Houston Methodist. Leading Medicine

Foot FAQ

Question:

I've heard there is some use of stem cells to repair cartilage. I have a deep hole in my ankle bone that has not responded to any other treatment (I've had three surgeries so far). I'm looking for anything that might work. What do you know about this and where do these stem cells come from?

Answer:

Ankle sprains and other significant trauma (e.g., bone fractures) can cause a condition known as osteochondral lesions. These are defects or "holes" in the cartilage lining a joint. Sometimes the damage is enough to create a hole all the way down into the bone.It sounds like this might be what you have. Since cartilage does not heal well on its own, this type of damage is permanent without treatment. Painful clicking and loss of motion and loss of function with early arthritis are likely. Treatment for osteochondral lesions is the subject of much debate and research around the world. The use of stem cells as a treatment was recently reported by surgeons from the Rizzoli Orthopaedic Institute in Italy. The one-step stem cell transplantation is done arthroscopically, which eliminates the need for a more invasive open incision surgery. Stem cells are basic building blocks of all cells. They have the ability to transform into all other cells including cartilage (chondral) cells. Once implanted into the defect, they can regenerate the hyaline cartilage that lines the joint surface (right next to the bone). Forty-nine patients participated in the study. Stem cells were removed from the patients' own pelvis (iliac crest) by inserting a needle into the bone marrow and withdrawing cells. The bone marrow was then prepared using a separator device that spins the cells down and separates out the needed cells. These cells were then mixed with a special powder to make a paste that could be placed into or onto the lesion. Results were measured by comparing MRI images before and for up to four years after the procedure. MRIs are able to show the location and depth of the defect as well as the presence and percentage of regenerated tissue and condition of the cartilage and bone. MRIs also show how well the new cells are integrated into the surrounding cartilage, joint surface, and edge of the lesion. Clinical outcomes were measured using pain, motion, weight-bearing status, ankle alignment, physical activity, and level of sports participation. At first, scores for the tests used to measure clinical outcomes showed a significant improvement. But between two and three years after the procedure, there was a decline in scores. Three-fourths of the athletes were able to go back to their previous level of sports participation. The remainder either shifted to a different activity or sport (with lower impact) or resumed their previous sport at a lower level than before the injury. By analyzing all the data, the researchers were able to show that the larger the lesion and the longer the time between injury and repair, the worse the results. This conclusion has also been reported in other studies (using other repair techniques). The authors suggest that this one-step arthroscopic approach using stem cells as a reparative agent has some potential. It is less expensive than other treatment techniques and does not require multiple surgeries. There were no complications in this group of patients. Many patients were able to return to normal but a few were actually worse off afterwards compared with before the procedure. It was thought that the lesions in these cases were deeper than in other patients who had a good result. Patients who develop more tissue like hyaline cartilage and less like fibrocartilage have a better chance of good recovery. Specifically, patients who had 80 per cent hyaline cartilage with only 20 per cent fibrocartilage had the best results. More study is needed using this one-step stem-cell procedure and comparing results with other techniques before it will be used over other methods of repair. Sandro Giannini, MD, et al. One-Step Repair in Talar Osteochondral Lesions. In The American Journal of Sports Medicine. March 2013. Vol. 41. No. 3. Pp. 511-518.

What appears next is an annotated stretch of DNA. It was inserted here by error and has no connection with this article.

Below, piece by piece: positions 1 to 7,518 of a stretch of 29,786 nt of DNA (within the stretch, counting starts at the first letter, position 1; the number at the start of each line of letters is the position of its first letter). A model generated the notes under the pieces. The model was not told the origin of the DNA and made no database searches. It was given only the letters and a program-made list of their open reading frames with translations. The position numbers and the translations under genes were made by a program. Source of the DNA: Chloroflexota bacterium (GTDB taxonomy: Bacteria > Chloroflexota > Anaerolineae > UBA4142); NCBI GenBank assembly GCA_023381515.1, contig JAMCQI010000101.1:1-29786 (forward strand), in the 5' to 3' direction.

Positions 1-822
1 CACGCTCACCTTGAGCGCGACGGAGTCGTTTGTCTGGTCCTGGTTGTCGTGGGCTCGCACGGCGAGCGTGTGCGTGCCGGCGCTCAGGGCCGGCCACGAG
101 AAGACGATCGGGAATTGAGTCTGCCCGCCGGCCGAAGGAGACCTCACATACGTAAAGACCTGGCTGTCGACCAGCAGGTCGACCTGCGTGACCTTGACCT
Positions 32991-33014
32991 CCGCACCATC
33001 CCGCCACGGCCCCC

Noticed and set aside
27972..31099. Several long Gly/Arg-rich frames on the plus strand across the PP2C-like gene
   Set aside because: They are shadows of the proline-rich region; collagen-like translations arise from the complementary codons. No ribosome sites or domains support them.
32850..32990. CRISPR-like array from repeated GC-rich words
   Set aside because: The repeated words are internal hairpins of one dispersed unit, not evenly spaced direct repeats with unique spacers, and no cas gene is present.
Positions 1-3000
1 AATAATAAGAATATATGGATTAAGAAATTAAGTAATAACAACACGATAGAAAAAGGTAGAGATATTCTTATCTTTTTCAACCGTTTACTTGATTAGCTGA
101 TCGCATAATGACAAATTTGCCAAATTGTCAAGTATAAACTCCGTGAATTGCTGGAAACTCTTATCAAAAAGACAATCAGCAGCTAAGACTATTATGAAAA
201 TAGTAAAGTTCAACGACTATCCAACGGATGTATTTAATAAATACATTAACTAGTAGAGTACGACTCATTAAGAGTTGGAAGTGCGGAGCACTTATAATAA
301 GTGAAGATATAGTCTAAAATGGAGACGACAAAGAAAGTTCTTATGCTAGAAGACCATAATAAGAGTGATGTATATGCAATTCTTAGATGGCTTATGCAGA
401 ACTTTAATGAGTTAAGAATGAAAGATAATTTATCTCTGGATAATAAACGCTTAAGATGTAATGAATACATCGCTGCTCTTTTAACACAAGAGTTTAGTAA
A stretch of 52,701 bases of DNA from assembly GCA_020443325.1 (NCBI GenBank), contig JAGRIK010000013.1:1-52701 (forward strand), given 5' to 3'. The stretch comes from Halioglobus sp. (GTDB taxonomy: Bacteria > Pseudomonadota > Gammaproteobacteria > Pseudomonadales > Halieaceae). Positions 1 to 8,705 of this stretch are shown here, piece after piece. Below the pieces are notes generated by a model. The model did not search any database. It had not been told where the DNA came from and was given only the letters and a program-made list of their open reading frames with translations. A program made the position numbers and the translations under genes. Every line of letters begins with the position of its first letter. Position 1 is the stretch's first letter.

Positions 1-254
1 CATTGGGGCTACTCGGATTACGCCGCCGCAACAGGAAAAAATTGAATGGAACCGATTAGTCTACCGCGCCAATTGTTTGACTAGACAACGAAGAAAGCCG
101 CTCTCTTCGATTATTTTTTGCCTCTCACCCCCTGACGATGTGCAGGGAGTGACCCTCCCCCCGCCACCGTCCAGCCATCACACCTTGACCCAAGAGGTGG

*Disclaimer:* The information contained herein is compiled from a variety of sources. It may not be complete or timely. It does not cover all diseases, physical conditions, ailments or treatments. The information should NOT be used in place of visit with your healthcare provider, nor should you disregard the advice of your health care provider because of any information you read in this topic.
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